Although I’ve only been alive a short period of time compared to how long the Church has existed, it is clear to me through studying history that the debate over what music is suitable for Liturgy has been going on for a long, long time. In recent years this musical debate has taken to a new highway, the Internet. Countless bloggers have been writing articles and posting Church documents to prove their point. Some bloggers have even going so far as to author their own quotes ‘written’ by John Paul II, Benedict XVI, and Jesus himself, pointed out by Fr. Bob Schreiner in his video from his presentation at the 2010 Life Teen Liturgy and Music conference. It saddens me that some would go so far as to try to put words in the mouths of Church leaders that they wished they would say, but never have.
A recent blog has caused much confusion in Liturgical circles in regards to the General Instruction of the Roman Missal (GIRM). The GIRM that we received in 2002 will be the GIRM that is in the 3rd edition of the Roman Missal, except that some of the language has been revised just as some of the texts have been revised in the Missal we will receive this coming November. The line that has caused confusion is in GIRM #48 where the four options for gathering songs are given. The fourth option used to read “some other suitable liturgical song.” In the New Missal, this line will read “some other Liturgical chant.” This change was written to be more faithful to the Latin word “Cantus” which more formally translates to the word “chant.” Many people however have taken this change out of context to mean that the Church is saying we can only use chant for the music at Mass. Fr. Richard Hilgartner, the head of the USCCB Committee on Liturgy has weighed in on this controversy stating that the word change is “really talking about what texts are sung, not the musical form.” You can read the full article here:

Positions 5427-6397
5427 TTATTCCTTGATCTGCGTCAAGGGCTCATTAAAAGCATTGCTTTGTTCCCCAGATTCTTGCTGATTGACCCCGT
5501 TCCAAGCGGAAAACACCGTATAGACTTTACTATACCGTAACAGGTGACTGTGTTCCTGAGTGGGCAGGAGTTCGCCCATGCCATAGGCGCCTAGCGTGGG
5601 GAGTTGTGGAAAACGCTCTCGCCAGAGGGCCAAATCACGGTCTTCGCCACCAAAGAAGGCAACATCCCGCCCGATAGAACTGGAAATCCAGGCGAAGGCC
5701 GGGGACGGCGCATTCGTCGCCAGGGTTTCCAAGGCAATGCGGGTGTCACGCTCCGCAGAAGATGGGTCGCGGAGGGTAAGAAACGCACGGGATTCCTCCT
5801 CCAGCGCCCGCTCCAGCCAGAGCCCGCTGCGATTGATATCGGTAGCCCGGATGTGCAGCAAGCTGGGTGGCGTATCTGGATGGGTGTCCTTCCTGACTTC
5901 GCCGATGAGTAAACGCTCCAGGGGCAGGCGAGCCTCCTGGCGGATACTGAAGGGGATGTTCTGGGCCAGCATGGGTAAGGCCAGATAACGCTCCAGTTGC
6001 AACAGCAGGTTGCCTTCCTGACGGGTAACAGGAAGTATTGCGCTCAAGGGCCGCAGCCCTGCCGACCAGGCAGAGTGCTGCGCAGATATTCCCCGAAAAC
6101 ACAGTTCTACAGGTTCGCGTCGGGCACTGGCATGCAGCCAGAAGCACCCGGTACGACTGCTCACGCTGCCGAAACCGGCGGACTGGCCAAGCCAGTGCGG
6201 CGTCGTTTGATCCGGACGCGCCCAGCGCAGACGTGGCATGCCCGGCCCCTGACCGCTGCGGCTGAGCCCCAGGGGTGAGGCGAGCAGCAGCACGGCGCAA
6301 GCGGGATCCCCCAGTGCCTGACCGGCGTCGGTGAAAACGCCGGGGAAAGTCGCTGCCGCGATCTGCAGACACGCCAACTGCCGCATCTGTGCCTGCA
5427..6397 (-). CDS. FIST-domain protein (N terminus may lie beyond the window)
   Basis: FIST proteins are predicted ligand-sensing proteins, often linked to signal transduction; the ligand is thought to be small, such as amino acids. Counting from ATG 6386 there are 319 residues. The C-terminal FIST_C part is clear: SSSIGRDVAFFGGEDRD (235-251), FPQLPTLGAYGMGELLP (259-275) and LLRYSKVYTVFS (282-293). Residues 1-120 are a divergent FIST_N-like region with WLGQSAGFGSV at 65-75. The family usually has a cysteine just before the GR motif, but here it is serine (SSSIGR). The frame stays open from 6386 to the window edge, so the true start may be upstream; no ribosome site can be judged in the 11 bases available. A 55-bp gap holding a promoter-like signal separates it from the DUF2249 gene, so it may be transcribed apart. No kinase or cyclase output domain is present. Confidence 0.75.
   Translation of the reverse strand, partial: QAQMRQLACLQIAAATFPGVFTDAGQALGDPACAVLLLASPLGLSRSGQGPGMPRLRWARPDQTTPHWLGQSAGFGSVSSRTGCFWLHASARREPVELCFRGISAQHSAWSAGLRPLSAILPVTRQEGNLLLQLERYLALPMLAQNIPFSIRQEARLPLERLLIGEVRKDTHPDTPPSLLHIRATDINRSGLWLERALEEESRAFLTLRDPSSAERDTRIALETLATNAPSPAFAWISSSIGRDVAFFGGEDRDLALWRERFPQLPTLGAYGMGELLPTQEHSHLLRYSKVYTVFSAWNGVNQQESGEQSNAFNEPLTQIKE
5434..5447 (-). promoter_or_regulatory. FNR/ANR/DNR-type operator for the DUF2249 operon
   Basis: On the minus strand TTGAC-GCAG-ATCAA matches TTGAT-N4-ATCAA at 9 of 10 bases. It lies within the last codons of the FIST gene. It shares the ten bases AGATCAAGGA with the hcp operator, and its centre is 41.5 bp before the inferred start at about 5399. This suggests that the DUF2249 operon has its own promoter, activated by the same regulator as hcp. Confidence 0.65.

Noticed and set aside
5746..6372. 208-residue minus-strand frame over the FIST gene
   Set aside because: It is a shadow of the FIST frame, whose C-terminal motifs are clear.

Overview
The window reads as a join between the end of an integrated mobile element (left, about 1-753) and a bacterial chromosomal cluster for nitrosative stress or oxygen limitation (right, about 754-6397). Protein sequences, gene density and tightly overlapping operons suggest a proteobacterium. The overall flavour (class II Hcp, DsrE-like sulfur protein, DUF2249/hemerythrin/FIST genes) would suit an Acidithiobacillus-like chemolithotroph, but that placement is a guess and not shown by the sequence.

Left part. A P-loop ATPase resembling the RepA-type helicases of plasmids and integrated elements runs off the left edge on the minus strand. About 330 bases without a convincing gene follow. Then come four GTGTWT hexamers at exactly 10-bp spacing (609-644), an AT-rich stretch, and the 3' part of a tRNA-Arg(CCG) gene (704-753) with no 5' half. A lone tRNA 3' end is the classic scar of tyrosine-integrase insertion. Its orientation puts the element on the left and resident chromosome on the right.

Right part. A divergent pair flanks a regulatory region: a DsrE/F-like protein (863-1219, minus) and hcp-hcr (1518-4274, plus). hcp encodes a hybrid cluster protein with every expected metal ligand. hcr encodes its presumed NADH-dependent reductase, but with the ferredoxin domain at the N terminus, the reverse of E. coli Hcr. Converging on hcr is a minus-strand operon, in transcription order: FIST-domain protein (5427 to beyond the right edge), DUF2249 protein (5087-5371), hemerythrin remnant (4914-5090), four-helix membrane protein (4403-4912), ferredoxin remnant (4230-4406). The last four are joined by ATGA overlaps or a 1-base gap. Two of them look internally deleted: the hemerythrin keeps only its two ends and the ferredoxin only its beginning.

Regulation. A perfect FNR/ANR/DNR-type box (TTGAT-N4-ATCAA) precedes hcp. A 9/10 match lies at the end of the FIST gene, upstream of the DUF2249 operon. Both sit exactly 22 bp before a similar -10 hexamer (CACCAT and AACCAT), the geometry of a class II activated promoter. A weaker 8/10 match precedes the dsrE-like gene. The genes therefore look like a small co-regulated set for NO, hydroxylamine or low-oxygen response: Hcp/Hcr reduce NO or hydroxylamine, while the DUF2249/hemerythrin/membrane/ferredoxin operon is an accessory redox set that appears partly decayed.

While reflecting on this idea of Sacred Music and what is appropriate and what is not appropriate, I was drawn to watch Fr. Bob Schreiner’s video once again from the September 2010 Life Teen Liturgy and Music Conference we had in Phoenix. Fr. Bob is an expert on the writings of John Paul II and I was reassured by the words of our late Pope when he stated the following:
“Sacred music is the beauty that invites prayer.”
“Sacred music must have holiness as its reference point.”
“Sacred music must adapt to the legitimate demands of inculturation.”
Yes, of course, chant is a big part of Sacred Music and we can and should expose our young people to it, but we also must ask ourselves: Do teens have a culture of their own or not? I think most of us will agree that yes they do, and we need to do what we can, within the mind of the Church, to reach out to them and meet them where they are at. We all need to ask ourselves if the music that we use and the way we present it invites prayer. If it doesn’t invite prayer, than we need to change, but we need to be open different styles of music that help speak to a culture that so desperately needs to hear the voice of Jesus. We must judge each musical piece we use Liturgically, musically and pastorally and always let the voice of God guide us as we pray the Liturgy of the Church.